Posts tagged with: costs

Forbes recently ran a profile of Christian billionaire and Hobby Lobby CEO David Green. According to Forbes, Green is “the largest evangelical benefactor in the world,” giving “at upwards of $500 million” over the course of his life, primarily to Christian ministries.

Yet, for Green, his strong Christian beliefs don’t just apply to how he spends his wealth; they’re integral to how it’s createdin the first place:

Hobby Lobby remains a Christian company in every sense. It runs ads on Christmas and Easter in the local paper of each town where there’s a store, often asserting the religious foundation of America. Stores are closed on Sundays, forgoing revenue to give employees time to worship. The company keeps four chaplains on the payroll and offers a free health clinic for staff at the headquarters–although not for everything; it’s suing the federal government to stop the mandate to cover emergency contraception through health insurance. Green has raised the minimum wage for full-time employees a dollar each year since 2009–bringing it up to $13 an hour–and doesn’t expect to slow down. From his perspective, it’s only natural: “God tells us to go forth into the world and teach the Gospel to every creature. He doesn’t say skim from your employees to do that.”

Economists have increasingly recognized the ways in which healthy stewardship and property rights are linked—how increased ownership leads individuals to weigh costs and benefits more thoughtfully and effectively. Green’s comments add a slight twist to this approach, calling Christians in particular to reconsider who the “owner” actually is and how we might weigh particular costs/benefits and subsequent action accordingly:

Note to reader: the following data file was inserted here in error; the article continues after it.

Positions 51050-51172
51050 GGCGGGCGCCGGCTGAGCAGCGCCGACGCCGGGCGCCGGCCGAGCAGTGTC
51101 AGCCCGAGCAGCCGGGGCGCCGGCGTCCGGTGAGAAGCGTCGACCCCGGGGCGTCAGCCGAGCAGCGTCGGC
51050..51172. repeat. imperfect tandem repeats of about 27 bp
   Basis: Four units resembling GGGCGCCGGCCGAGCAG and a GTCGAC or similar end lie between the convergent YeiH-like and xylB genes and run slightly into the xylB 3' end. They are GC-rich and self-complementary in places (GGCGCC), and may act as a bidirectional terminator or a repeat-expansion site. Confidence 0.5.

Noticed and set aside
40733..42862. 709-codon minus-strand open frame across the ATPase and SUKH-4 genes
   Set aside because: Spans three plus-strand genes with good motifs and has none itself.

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Blog author: jballor
posted by on Thursday, October 8, 2009

I still haven’t quite gotten to a thorough fisking of “Exhibit B,” yet, and will have to be satisfied with arguing the following thesis in the meantime:

It is impossible to increase insurance coverage in America without increasing medical spending.

We cannot save enough on bureaucratic reform and government-induced “competition” to offset the new costs associated with an influx of 40+ million new participants. Certainly the newly mandated premiums, paid by those who have determined for themselves that it is not worth it to pay in to health insurance, will also offset some of the new costs. But how many of those 40+ million uninsured have voluntarily opted out?

If even a large minority, say 1/3 of the uninsured, is made up of those that have been denied coverage outright or cannot afford it because of various health factors (many estimates place that number far higher), then guaranteeing coverage to 15 million new patients will certainly surpass any of the potential gains seen in those other revenue sources. The very reason that so many of these folks do not have insurance coverage is because private firms have determined them to be too risky (that is, too expensive) to cover.

How can we mandate coverage of this group and not increase health care spending? It seems like an impossible promise.

The contention really cannot be that we can spend just as much as we are right now and extend the same qualitative and accessible health coverage to everyone. The honest situation is that we would have to spend more to guarantee coverage, and as a nation we need to decide whether that public good requires governmental mandates, regulations, and administration or if it doesn’t.

There will be new costs. We need to determine whether and how they ought to be borne.